medical imaging of the human body
DEXA (Dual Energy X-ray Absorptiometry) is a useful tool for assessing bone mineral density and fracture risk. The DEXA technology is readily available, safe, and accurate and is currently the gold standard for quantitative assessment of bone and is used to predict the risk of fracture. The normative bone mineral density (BMD) values from the population databases have a robust correlation with fracture risk in untreated patients. According to the World Health Organization (WHO), the normal bone density T-score is above -1.0. For example, a T-score between -1.0 and -2.5 indicates low bone density or osteopenia. According to clinical guidelines, BMD in the osteoporotic range is an indication to commence therapy. However, most fractures occur in patients with a T-score higher than −2.5. The most widely used fracture risk assessment tool is FRAX. This tool can be used as an assessment modality for the prediction of fractures on the basis of clinical risk factors, with or without the use of femoral neck bone mineral density. While these tools help to account more entirely for fracture risk, there may well be additional skeletal features that are essential contributors such as primary hyperparathyroidism (PHPT), type 2 diabetes mellitus (DM2) and ethnicity. The advancement of imaging modalities have given way to a better understanding of bone microarchitecture. This includes high-resolution peripheral quantitative computed tomography (HRpQCT), which is a non-invasive, in vivo assessment of bone microarchitectural properties at the distal radius and tibia. Trabecular bone score (TBS) is an indirect measure of trabecular microarchitecture derived from Dual Energy X-ray Absorptiometry images of the lumbar spine. The trabecular bone score is an attractive technology because it relies on DEXA, which, unlike high-resolution peripheral quantitative computed tomography (HRpQCT), is widely accessible. Bone microindentation testing (BMT) is a validated technology that directly measures the ability of bone to withstand fractures. Under local anaesthetic, a microprobe, approximately 1-mm in diameter, is inserted under the skin of the mid anterior tibia and set to rest on the bone surface. Although DEXA is a very useful clinical tool and surrogate marker of bone strength, it does not account well for fracture risk in certain patient groups.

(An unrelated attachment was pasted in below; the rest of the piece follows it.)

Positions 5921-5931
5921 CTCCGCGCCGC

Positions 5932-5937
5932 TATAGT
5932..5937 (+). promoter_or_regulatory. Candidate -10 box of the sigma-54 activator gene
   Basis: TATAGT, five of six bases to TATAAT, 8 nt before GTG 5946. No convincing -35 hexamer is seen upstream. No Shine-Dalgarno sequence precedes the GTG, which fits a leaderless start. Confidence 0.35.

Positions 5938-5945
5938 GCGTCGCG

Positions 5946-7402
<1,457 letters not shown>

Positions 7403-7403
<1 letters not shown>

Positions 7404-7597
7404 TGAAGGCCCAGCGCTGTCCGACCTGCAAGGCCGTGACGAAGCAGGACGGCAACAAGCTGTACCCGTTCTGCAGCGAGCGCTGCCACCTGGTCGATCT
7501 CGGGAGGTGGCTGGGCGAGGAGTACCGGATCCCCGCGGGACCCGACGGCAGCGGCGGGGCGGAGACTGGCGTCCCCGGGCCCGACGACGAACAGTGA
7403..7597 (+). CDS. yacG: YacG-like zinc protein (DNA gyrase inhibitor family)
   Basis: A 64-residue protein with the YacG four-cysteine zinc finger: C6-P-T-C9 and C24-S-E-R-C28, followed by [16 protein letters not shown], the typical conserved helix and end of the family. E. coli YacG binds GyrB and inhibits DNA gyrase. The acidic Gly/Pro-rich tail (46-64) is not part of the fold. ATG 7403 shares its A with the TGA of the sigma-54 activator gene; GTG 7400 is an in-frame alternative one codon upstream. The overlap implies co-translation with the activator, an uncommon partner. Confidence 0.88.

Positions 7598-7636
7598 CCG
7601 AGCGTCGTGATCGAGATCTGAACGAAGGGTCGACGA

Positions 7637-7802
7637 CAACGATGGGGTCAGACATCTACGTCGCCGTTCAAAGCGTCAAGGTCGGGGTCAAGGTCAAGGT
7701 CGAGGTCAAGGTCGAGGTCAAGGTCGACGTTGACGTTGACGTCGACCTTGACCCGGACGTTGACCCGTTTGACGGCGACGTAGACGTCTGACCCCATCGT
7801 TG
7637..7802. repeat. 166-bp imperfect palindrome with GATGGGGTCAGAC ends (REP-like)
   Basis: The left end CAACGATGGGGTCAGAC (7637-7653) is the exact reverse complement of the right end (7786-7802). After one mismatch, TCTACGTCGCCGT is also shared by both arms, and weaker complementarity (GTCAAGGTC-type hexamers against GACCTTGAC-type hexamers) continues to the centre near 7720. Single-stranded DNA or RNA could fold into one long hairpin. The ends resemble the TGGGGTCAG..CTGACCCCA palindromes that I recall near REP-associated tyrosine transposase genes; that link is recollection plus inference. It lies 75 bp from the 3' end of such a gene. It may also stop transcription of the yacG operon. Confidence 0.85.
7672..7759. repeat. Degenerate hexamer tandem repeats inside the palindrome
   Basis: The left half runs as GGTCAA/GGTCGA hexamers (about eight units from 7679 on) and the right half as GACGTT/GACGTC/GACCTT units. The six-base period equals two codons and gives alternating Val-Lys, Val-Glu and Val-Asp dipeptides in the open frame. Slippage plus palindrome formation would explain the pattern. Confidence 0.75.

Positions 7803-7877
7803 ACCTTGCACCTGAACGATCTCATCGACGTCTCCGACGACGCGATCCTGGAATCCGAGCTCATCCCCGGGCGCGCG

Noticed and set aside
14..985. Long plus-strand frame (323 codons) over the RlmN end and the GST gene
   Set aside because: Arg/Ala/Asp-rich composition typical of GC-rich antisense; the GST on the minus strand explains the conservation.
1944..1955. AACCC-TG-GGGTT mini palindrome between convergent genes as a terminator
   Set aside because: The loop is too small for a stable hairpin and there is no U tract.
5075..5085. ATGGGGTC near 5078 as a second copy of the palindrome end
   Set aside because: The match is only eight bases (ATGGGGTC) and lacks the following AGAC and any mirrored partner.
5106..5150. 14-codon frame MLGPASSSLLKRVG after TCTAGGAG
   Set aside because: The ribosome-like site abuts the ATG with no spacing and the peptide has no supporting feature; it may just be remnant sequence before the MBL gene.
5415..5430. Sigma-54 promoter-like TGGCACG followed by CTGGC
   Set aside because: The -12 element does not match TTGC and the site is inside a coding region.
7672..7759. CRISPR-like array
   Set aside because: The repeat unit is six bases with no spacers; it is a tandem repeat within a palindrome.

Medical scanners are used to produce pictures of the human body.